by Jeff Wasserstrom
Once upon time (well, say a century ago), when people thought about the excitement and terrors of the urban future, the cities they would focus on were likely to be European or North American ones – places such as Paris, London, New York, and Berlin. During the decades following World War II, new cities, mostly ones perched on the Pacific came into the mix, including Hong Kong, Los Angeles, Singapore and Tokyo. Most recently, Chinese mainland cities, which seemed anything but futuristic as recently as the 1980s, have become important symbols of the dreams and nightmares of the contemporary age. In particular, Shanghai’s skyscrapers and superfast maglev train have led to comments about its ahead-of-the-curve features by everyone from urban theorists to celebrities. To cite just one of the latter, Paris Hilton, upon arriving in the city for the first time a few years ago, exclaimed simply: “Shanghai looks like the future!”
I’ve been writing on this theme for a few years now, most recently in an essay for the SF section of the LA Review of Books, in which I focused on William Gibson’s use of Asian cities as muses for his imaginings of things to come or the futuristic aspects of the present moment. In that piece, “The Future is a Different Country,” I suggested that, based on how powerfully Gibson has written about Singapore and Tokyo for the magazine, Wired should consider sending him next to Shanghai. And I know who they should send with him to document his trip, if they take me up on my suggestion: historian and photographer Tong Lam. I became convinced of this after checking out my friend Tong’s website, which is full of stunning shots of inviting and forbidding Chinese urban landscapes. And now, to complement my piece on Gibson, LARB has created a slide show featuring images that show off Tong’s special eye.
Fittingly, for a series of images included in a publication with “Los Angeles” in its title, the first thing you’ll see when you click through to the slideshow is a photograph of crisscrossing freeways that was taken in Shanghai but looks like it could just as easily have been shot in Southern California. Tong titles that opening shot, “Red China Turns Blue,” and it is followed later in the series by other images of Shanghai, some related to the 2010 World Expo held there, which was the biggest World’s Fair in the history of the spectacle. And on the eve of the Olympics, it’s worth highlighting this shot of the Bird’s Nest Stadium, the best-known building created for the 2008 Beijing Games. Here is Tong Lam’s commentary on that shot, which he titles “The China Model”:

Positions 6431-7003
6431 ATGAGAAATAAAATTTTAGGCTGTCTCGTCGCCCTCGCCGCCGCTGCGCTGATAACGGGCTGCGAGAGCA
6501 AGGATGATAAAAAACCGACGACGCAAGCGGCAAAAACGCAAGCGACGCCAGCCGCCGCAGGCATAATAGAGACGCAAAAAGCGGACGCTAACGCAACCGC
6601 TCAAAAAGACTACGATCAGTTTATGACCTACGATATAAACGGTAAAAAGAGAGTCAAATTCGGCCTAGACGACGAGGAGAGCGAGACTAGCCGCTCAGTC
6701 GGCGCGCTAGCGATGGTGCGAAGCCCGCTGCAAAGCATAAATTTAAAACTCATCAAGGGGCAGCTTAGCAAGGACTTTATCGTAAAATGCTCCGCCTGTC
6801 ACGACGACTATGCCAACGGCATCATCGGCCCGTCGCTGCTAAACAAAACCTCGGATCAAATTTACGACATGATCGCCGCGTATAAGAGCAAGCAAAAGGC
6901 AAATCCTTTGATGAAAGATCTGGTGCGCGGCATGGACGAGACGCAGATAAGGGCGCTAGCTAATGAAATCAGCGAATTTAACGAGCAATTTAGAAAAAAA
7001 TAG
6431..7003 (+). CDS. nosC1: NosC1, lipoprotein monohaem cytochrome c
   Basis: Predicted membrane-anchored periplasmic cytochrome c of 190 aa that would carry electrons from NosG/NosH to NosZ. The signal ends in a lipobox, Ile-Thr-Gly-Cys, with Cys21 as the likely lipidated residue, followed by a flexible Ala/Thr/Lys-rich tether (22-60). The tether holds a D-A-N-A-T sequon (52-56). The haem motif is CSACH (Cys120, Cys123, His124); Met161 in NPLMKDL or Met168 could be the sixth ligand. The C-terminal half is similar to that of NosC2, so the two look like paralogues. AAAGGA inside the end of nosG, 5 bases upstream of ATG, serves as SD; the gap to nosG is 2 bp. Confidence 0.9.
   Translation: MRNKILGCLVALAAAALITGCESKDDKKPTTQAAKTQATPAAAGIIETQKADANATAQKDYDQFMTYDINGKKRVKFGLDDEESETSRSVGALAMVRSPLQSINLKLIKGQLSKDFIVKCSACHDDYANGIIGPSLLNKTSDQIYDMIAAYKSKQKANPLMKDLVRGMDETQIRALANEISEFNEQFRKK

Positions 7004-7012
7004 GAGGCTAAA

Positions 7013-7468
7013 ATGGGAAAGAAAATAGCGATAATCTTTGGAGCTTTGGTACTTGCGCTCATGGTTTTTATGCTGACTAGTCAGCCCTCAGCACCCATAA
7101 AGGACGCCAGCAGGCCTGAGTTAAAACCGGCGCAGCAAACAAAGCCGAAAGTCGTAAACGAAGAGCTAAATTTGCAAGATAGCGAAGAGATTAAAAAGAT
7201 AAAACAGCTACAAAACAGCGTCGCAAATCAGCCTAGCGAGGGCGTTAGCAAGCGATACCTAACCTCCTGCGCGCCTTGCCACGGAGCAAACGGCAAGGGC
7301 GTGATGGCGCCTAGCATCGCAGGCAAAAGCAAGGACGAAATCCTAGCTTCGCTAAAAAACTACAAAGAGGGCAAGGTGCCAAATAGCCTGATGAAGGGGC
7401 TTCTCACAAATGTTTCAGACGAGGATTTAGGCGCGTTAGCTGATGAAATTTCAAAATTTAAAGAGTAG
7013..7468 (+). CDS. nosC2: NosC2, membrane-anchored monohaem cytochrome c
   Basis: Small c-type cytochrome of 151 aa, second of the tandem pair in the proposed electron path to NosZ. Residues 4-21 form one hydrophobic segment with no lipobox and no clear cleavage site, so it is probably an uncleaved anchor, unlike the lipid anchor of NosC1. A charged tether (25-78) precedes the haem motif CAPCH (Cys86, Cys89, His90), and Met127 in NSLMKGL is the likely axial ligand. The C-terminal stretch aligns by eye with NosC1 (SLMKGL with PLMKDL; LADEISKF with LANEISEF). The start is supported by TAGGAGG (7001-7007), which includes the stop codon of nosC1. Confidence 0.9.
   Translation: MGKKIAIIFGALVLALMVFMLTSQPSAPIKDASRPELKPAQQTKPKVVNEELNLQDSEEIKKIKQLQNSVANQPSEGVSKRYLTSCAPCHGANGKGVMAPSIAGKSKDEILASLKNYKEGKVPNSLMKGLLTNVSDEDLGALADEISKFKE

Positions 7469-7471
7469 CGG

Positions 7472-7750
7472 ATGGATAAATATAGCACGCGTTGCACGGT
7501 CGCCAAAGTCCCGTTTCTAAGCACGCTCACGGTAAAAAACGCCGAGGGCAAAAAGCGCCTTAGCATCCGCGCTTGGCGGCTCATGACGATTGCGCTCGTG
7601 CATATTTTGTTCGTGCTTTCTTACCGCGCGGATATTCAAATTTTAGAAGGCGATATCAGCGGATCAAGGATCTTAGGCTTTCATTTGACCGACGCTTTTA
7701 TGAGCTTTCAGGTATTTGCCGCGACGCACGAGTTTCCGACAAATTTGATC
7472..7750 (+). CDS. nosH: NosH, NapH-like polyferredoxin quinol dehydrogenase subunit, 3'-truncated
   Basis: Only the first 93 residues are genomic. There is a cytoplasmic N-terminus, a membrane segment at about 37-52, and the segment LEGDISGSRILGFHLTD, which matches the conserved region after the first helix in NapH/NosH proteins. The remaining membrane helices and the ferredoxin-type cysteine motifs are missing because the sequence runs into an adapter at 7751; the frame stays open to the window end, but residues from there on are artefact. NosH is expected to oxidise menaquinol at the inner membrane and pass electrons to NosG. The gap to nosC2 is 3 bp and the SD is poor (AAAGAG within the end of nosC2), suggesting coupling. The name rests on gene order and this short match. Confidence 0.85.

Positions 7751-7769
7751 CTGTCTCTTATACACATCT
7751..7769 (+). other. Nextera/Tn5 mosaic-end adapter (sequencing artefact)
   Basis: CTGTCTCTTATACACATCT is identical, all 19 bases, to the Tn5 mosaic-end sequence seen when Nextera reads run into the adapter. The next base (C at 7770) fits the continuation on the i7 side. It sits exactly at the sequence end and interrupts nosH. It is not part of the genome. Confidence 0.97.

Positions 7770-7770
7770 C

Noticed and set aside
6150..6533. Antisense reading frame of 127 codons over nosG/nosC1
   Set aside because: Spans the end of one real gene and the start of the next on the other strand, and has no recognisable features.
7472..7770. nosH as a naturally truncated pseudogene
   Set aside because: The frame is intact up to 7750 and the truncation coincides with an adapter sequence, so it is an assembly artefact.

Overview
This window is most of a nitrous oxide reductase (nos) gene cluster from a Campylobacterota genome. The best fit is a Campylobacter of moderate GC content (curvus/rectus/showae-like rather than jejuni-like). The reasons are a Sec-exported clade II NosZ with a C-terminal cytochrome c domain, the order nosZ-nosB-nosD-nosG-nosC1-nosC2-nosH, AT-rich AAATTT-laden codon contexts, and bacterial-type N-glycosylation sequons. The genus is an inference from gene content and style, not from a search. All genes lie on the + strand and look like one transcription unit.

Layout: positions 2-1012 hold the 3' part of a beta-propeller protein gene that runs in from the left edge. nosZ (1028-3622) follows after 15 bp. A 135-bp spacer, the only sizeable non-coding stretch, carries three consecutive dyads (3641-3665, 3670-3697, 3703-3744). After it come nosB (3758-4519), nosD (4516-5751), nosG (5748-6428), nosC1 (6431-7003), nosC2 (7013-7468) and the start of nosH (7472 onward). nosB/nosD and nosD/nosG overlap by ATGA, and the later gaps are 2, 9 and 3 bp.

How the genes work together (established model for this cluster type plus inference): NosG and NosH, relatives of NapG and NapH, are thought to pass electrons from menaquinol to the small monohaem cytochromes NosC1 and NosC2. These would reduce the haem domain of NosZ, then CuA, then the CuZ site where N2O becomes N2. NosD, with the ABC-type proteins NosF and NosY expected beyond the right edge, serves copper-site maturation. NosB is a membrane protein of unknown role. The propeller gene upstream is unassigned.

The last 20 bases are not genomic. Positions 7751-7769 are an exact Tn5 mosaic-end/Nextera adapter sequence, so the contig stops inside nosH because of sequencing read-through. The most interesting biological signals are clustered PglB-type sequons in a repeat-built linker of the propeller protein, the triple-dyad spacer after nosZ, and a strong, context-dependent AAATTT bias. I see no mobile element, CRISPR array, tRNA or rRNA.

The 1964 Summer Olympics in Tokyo was not only associated with the arrival of the then fastest train in the world and wide-ranging infrastructure upgrades, it also marked Japan’s return to the international community after two decades of postwar reconstruction. The 2008 Summer Olympics in Beijing sent a similar signal to the world that China had entered a new era.
The slideshow also includes an image of another recent iconic addition to Beijing’s urban landscape: the CCTV tower designed by Rem Koolhaas. It has an unusual twisting form, which has been admired by some and mocked by others, including bloggers who have said it reminds them of a giant pair of pants. Tong titles his photograph of this building “A Sci-Fi Fantasy,” and has offered up this explanation to go along with it:
The new headquarters of China Central Television (CCTV) in Beijing has inspired awe and fear. The stunning architecture, designed by the Dutch architect Rem Koolhaas, seems to showcase the predominate state broadcaster’s ability to defy gravity. But not even China’s greatest propaganda machine can escape the law of nature after all. During the Spring Festival of 2009, the smaller of the twin towers was burned down due to a mishap in a firework display commissioned by CCTV itself. The spectacle of the burning of Beijing’s most controversial building resonates with the sci-fi fantasy about the ultimate disaster of the great metropolis.
Reading this makes me think that perhaps it would be good for Wired to send William Gibson and Tong Lam not just to one Chinese city, but to two.